"The coins are stamped with the devices of the coiled dragons and the rising sun (both Japanese symbols), and not with the portrait of the Mikado. Japanese prejudice is opposed to the adoption of the picture of the imperial ruler on the coin of the country, but it will[Pg 283] probably be overcome in time. It is less severe than with the Moslems (among whom a true believer is forbidden to make a picture of anything that has life), and consequently will be more easy to do away with."They don't look as if they could stand rough weather," said Fred. "See; they are low and square at the stern, and high and sharp at the bow; and they sit very low in the water."
From Odiwara the roads were worse than they had found them thus far. They had come by jin-riki-shas from Yokohama, and had had no trouble; but from this place onward they were told that the roads were not everywhere practicable for wheeled carriages. The Japanese are improving their roads every year, and therefore a description for one season does not exactly indicate the character of another. Anybody who reads this story and then goes to Japan may find good routes where formerly there were only impassable gorges, and hotels and comfortable lodging-houses where, only a year before, there was nothing of the kind. In no country in the world at the present time, with the possible exception of the Western States of North America, are the changes so rapid as in the land of the Mikado. Wheeled carriages were practically unknown before Commodore Perry landed on Japanese soil, and the railway was an innovation undreamed of in the Japanese philosophy. Now wheeled vehicles are common, and the railway is a popular institution, that bids fair to extend its benefits in many directions. Progress, progress, progress, is the motto of the Japan of to-day."I readily understand you," Doctor Bronson answered, "as I had the same feeling myself, and every American has it when he first comes to the country. He has a great deal of sympathy for the men, and I have known some strangers to refuse to ride in a jin-riki-sha on that account. But if you will apply reason to the matter, you will soon get over the feeling. Remember that the man gets his living by pulling his little carriage, and that he regards it as a great favor when you patronize him. You do him a kindness when you employ him; and the more you employ him, the more will he regard you as his friend. He was born to toil, and expects to toil as long as he lives. He does not regard it as a hardship, but cheerfully accepts his lot; and the more work he obtains, the better is he satisfied. And when you pay him for his services, you will win his most heart-felt affection if you add a trifle by way of gratuity. If you give only the exact wages prescribed by law, he does not complain, and you have only to add a few cents to make his eyes glisten with gratitude. In my experience of laboring-men in all parts of the world, I have found that the Japanese coolie is the most patient, and has the warmest heart, the most thankful for honest pay for honest work, and the most appreciative of the trifles that his employer gives him in the way of presents.""What is that?"While they were discussing him, he returned suddenly and said:"Certainly you could do so," Fred responded, "or you might go next week or last summer."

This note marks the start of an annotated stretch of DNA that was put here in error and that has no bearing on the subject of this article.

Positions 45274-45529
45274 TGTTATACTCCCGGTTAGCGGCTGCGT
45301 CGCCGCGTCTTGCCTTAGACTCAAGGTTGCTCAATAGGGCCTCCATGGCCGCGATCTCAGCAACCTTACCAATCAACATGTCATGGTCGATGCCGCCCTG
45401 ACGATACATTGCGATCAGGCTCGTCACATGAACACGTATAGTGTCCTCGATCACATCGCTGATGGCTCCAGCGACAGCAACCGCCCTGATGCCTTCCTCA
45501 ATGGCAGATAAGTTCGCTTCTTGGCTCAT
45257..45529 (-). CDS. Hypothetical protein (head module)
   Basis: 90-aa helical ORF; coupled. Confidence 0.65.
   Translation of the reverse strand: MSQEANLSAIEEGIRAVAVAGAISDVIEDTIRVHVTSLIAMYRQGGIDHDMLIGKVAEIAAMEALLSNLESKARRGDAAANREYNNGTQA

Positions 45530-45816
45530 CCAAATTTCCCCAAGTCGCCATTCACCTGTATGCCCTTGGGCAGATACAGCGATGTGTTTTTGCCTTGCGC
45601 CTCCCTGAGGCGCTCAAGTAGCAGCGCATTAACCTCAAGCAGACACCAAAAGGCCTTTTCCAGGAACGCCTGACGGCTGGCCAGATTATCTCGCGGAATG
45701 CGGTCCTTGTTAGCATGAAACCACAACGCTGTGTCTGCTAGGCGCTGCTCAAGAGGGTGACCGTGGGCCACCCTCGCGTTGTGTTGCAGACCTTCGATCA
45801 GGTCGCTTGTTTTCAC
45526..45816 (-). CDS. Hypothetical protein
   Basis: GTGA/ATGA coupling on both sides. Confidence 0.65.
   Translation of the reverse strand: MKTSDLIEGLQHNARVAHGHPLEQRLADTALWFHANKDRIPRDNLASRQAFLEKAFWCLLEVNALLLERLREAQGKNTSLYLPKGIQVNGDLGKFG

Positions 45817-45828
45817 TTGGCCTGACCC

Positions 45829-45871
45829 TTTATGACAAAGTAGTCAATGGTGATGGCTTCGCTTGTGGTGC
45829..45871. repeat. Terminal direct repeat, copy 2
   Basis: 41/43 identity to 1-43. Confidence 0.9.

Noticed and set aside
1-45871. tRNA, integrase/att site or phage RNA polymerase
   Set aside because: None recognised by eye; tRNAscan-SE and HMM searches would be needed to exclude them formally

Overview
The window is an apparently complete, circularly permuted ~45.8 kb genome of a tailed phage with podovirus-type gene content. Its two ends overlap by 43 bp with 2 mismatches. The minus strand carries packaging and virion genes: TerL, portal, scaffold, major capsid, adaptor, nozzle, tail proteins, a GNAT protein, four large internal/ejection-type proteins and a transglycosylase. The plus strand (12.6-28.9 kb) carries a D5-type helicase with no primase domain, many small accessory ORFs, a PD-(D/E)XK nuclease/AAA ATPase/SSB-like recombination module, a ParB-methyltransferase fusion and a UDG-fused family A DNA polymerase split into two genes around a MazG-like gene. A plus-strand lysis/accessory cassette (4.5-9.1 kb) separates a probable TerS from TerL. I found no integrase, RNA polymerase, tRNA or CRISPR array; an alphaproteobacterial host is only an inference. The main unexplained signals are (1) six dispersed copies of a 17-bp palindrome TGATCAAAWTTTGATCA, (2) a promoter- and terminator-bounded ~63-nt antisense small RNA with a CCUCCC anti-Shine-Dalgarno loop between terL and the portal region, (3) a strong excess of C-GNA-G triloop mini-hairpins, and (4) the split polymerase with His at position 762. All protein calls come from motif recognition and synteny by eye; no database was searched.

- [Pg 79]
- Fred cared less for the models in green than he did for some dwarf trees that seemed to strike his fancy particularly. There were pines, oaks, and other trees familiar to our eyes, only an inch or two in height, but as perfectly formed as though they were of the natural size in which we see them in their native forests. Then there were bamboo, cactus, and a great many other plants that grow in Japan, but with which we are not familiar. There was such a quantity of them as to leave no doubt that the dwarfing of plants is thoroughly understood in Japan and has received much attention. Doctor Bronson told the boys that the profession of florist, like many other professions and trades, was hereditary, and that the knowledge descended from father to son. The dwarfing of plants, and their training into unnatural shapes and forms, have been practised for thousands of years, and the present state of the florist's art is the result of centuries of development.
- Mary had been seized with the prevailing mania for Japanese porcelain, and among the things in her list she had noted especially and underscored the words "some good things in Japanese cloisonné." Frank had seen a good many nice things in this kind of work, and he set about selecting, with the help of the Doctor and Fred, the articles he was to send home. He bought some in Yokohama, some in Tokio, and later on he[Pg 242] made some purchases in Kobe and Kioto. We will look at what he bought and see if his sister had reason to be pleased when the consignment reached her and was unpacked from its carefully arranged wrappings.
- A JOURNEY TO THE GREAT WALL OF CHINA.
- "Give it up; let's have it."
- For the next few days the proposed journey was the theme of conversation in the Bassett family. Mary examined all the books she could find about the countries her brother expected to visit; then she made a list of the things she desired, and the day before his departure she gave him a sealed envelope containing the paper. She explained that he was not to open it until he reached Japan, and that he would find two lists of what she wanted. 更多 CPK 推荐